FTC Collects Comments on Privacy Framework, COPPA

Consumer advocates pushing for do-not-track regime for teens, no behavioral targeting of them
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The Federal Trade Commission continued to get an earful
Friday on the issue of protecting consumer privacy.

That came in comments on the FTC's "privacy by
design" framework outlined in a staff draft report, "Protecting
Consumer Privacy in an Era of Rapid Change: A Proposed Framework for Businesses
and Policymakers."

A coalition of consumer advocates including the Center for
Digital Democracy, Children Now and the Consumer Federation of America are
pushing for a do-not-track regime for teens and no behavioral targeting of
them.

"Teens are using new media technologies for key social
interactions and to explore their identities. This increased use of digital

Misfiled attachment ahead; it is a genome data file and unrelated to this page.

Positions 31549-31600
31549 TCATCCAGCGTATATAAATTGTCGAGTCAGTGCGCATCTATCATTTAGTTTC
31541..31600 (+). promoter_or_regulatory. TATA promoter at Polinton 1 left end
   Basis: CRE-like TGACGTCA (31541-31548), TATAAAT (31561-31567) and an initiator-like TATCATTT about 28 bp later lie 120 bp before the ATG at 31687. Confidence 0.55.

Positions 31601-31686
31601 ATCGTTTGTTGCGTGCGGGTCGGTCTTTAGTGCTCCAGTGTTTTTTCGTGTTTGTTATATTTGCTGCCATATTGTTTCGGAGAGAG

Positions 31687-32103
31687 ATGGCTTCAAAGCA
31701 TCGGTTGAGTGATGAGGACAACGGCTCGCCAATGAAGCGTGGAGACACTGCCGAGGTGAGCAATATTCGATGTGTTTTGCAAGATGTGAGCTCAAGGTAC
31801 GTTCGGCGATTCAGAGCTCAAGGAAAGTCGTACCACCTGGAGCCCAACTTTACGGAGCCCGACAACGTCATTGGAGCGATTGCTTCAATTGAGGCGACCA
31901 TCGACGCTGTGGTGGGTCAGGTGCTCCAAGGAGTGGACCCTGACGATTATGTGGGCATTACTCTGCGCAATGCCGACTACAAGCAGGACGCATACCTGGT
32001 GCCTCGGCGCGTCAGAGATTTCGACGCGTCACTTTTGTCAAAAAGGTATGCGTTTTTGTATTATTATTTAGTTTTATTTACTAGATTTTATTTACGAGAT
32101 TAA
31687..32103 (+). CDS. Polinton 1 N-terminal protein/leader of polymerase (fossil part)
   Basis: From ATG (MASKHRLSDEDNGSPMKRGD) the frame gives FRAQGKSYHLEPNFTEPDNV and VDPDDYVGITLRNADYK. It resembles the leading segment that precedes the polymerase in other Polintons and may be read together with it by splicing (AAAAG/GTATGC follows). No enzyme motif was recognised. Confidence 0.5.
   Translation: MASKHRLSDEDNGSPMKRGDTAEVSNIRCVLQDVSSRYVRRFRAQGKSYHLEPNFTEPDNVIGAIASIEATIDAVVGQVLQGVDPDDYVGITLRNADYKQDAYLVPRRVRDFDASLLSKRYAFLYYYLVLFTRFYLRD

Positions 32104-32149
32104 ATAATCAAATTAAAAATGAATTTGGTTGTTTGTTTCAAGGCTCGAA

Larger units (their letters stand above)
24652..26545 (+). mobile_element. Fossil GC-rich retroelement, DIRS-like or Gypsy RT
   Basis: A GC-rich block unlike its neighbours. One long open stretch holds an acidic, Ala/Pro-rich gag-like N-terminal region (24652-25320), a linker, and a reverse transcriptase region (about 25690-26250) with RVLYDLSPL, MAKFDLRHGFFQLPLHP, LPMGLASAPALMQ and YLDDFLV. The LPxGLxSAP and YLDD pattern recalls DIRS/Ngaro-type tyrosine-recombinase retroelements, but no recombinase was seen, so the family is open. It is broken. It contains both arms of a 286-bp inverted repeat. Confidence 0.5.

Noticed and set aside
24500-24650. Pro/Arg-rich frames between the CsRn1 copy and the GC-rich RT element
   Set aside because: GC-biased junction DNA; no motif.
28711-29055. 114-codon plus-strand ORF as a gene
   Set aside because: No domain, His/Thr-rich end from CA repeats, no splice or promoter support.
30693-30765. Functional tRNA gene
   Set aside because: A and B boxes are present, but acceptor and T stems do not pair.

media subjects them to wholesale data collection and profiling of even their
most intimate interactions with friends, family, and schools," the groups
argue.

The FTC is currently considering both the privacy framework,
and what changes it would or should make in implementing the Children's Online
Privacy Protection Act.

The act applies those protections to children under 13, but
the groups argue that they should apply to teens 13-17 as well. The FTC can
make some changes to implementation of the act on its own, but FTC Chairman
Jon Leibowitz says it would take Congress to raise the effective age in
the legislation.

Asked by B&C
whether the report would advise upping the age to 17, Leibowitz said he
did not want to prejudge the COPPA review. "But you want to have a
benchmark standard for protecting privacy," he said, "and when
it comes to particularly vulnerable populations or sensitive information--so
health information and financial information--it may call for greater privacy
protection."

Comments were due Friday on the draft report, and the bottom
line for those groups was: "We urge that the privacy framework explicitly
recognize adolescents as sensitive users and afford them special protections."

The FTC has gotten over 500 comments on the privacy issue,
according to Leibowitz. 

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